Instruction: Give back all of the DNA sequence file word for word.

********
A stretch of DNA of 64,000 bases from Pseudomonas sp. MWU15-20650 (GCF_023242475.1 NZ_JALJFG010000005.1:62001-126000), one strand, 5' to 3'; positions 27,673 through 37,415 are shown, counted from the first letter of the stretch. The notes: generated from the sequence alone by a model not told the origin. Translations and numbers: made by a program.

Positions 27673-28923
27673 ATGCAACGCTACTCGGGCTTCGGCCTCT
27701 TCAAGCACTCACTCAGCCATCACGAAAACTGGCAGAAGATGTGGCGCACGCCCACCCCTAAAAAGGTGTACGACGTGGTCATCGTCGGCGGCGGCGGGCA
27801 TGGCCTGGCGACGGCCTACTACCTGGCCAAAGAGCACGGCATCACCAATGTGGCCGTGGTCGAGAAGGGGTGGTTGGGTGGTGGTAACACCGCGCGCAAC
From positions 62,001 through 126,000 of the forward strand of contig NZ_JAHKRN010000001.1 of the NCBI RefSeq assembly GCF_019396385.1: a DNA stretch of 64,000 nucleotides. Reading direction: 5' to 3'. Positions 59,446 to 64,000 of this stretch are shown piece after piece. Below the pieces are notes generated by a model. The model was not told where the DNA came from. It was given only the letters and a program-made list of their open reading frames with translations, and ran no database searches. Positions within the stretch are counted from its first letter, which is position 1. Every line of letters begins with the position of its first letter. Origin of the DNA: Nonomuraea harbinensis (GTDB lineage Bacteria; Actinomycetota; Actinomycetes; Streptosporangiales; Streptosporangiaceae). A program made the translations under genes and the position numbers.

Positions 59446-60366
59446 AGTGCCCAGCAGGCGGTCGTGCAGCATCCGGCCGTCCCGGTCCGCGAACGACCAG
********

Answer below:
A stretch of DNA of 64,000 bases from Pseudomonas sp. MWU15-20650 (GCF_023242475.1 NZ_JALJFG010000005.1:62001-126000), one strand, 5' to 3'; positions 27,673 through 37,415 are shown, counted from the first letter of the stretch. The notes: generated from the sequence alone by a model not told the origin. Translations and numbers: made by a program.

Positions 27673-28923
27673 ATGCAACGCTACTCGGGCTTCGGCCTCT
27701 TCAAGCACTCACTCAGCCATCACGAAAACTGGCAGAAGATGTGGCGCACGCCCACCCCTAAAAAGGTGTACGACGTGGTCATCGTCGGCGGCGGCGGGCA
27801 TGGCCTGGCGACGGCCTACTACCTGGCCAAAGAGCACGGCATCACCAATGTGGCCGTGGTCGAGAAGGGGTGGTTGGGTGGTGGTAACACCGCGCGCAAC
From positions 62,001 through 126,000 of the forward strand of contig NZ_JAHKRN010000001.1 of the NCBI RefSeq assembly GCF_019396385.1: a DNA stretch of 64,000 nucleotides. Reading direction: 5' to 3'. Positions 59,446 to 64,000 of this stretch are shown piece after piece. Below the pieces are notes generated by a model. The model was not told where the DNA came from. It was given only the letters and a program-made list of their open reading frames with translations, and ran no database searches. Positions within the stretch are counted from its first letter, which is position 1. Every line of letters begins with the position of its first letter. Origin of the DNA: Nonomuraea harbinensis (GTDB lineage Bacteria; Actinomycetota; Actinomycetes; Streptosporangiales; Streptosporangiaceae). A program made the translations under genes and the position numbers.

Positions 59446-60366
59446 AGTGCCCAGCAGGCGGTCGTGCAGCATCCGGCCGTCCCGGTCCGCGAACGACCAG